TIP: Socializing isn’t just for Christmas. Connect your colleagues all year round with Mystery Coffee. Find out more today!


A glass mug holds mulled wine, cinnamon sticks and orange slices.

Send your employees a holiday gift hamper. This won’t just give them something to celebrate, it’s also a treat for the rest of their household. But what should you put in a corporate holiday hamper?

  • Mulled wine (or a non-alcoholic mulled cider or eggnog)
  • Gingerbread or Christmas cookies
  • Warm hat + scarf or socks with the corporate logo
  • Food: delicacies for the Christmas holiday
  • A gift token for Amazon or another common retailer to help employees with their own Christmas expenses
  • Any props, costumes, or food items that you want them to use during the virtual holiday party!


Cheesy Christmas songs might not be everyone’s favorite genre of music – so find out what your employees use to get into the holiday spirit instead! Set up a shared playlist on Spotify, YouTube Music, or Deezer and encourage everyone to add their favorite seasonal songs, no matter the style.

Share the results during the virtual Christmas party to see how many hits, old and new, you’ve collected. You could even have a vote to find out the company’s favorite holiday song, what they’d use to wake up in the morning, during a workout, or to go to sleep at night!


For the truly inventive People and Culture team, you might want to develop an internal advent calendar to keep people festive all the way through December. Create an area on your intranet or send out a daily email with little treats and insights. Here are some ideas for filling your corporate advent calendar:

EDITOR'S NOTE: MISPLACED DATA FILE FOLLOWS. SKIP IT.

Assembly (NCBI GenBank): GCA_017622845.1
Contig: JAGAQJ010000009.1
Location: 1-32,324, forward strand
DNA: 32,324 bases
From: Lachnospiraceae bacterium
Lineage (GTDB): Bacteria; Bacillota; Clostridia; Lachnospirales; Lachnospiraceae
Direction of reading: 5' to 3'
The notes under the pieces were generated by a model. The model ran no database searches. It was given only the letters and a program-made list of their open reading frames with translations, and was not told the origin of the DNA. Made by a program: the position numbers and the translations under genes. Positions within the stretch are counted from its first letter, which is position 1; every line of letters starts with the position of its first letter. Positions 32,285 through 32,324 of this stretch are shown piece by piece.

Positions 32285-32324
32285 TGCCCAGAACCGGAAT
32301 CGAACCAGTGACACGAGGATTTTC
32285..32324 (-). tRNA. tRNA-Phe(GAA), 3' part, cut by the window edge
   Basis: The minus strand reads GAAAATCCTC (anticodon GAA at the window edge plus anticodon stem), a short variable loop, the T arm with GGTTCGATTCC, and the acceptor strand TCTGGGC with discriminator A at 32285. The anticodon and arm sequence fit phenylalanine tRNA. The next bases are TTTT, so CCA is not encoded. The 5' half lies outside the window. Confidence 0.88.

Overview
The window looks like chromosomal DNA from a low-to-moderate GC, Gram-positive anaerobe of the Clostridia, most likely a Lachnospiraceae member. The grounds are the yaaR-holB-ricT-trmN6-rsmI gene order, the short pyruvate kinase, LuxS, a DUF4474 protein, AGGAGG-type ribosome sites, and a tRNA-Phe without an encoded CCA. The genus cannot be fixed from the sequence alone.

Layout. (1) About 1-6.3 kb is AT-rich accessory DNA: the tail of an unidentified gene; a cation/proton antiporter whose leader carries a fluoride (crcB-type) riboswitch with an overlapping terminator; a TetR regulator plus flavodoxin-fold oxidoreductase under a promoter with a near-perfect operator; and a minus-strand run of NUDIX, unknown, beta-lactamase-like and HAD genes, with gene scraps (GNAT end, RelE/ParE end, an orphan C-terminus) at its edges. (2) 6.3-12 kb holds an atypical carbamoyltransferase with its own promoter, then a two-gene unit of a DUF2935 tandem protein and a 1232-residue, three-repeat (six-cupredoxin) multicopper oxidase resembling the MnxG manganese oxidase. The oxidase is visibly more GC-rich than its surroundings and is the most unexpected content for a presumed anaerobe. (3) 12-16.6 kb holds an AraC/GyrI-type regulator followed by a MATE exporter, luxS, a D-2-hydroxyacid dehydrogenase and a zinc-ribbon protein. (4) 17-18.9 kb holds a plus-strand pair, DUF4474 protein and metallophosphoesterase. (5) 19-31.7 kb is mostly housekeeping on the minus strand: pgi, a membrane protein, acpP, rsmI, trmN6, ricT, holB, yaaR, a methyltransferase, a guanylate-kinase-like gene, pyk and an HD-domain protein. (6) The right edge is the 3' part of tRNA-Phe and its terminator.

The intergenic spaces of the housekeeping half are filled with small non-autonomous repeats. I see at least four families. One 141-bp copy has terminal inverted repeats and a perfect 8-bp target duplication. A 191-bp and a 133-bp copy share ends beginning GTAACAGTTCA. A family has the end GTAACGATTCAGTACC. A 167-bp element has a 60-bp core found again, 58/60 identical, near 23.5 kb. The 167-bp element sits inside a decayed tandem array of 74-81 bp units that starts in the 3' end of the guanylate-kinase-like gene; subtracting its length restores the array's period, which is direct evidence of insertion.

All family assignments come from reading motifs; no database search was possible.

• Festive videos and song recommendations
  • Games and mini-quizzes
  • Fun facts or links to interesting holiday articles – if you have international offices, you could also share traditions from each location!
  • Virtual vouchers for popular coffee chains or similar small gifts



You've set the scene, you've built the anticipation, and now it's time to party! Here are 6 ideas for virtual Christmas party games and activities.


Brain teasers have always been a popular part of Christmas parties. But they’re especially suited to virtual Christmas parties, where everyone should feel included. Play in smaller teams using breakout rooms and online forms. Here are some games you can try:

  • Festive Pictionary
  • Christmas movie trivia
  • Guess that holiday song – use emojis to spell the titles
  • A quiz round on the company’s news from earlier in the year
  • Online escape rooms – there are several companies that offer immersive virtual experiences designed for online holiday parties


A homemade Christmas stocking ornament with a snowman on it, alongside different materials for making it, including felt, string, baubles and scissors.

Whether you bake together or craft some holiday ornaments, a shared activity can help the most introverted team members feel like they can participate. A physical activity also helps to make a holiday party feel less virtual.

Just make sure you send out the materials ahead of time and don’t select something that needs specialist equipment or tools to make. Whatever you decide to do, keep it simple and accessible to all your employees.


A young woman wearing a Christmas sweater and a headband with elf ears and a green and red elf hat, waves presents in the air.

Ugly Christmas sweater parties have been a hot trend in previous years – and they work virtually as well as they do in person! Encourage your team to dress up for the virtual Christmas party. This can help them feel more festive and give everyone something to share and talk about. You can even vote on the best (or ugliest) sweater, with a prize for the winner.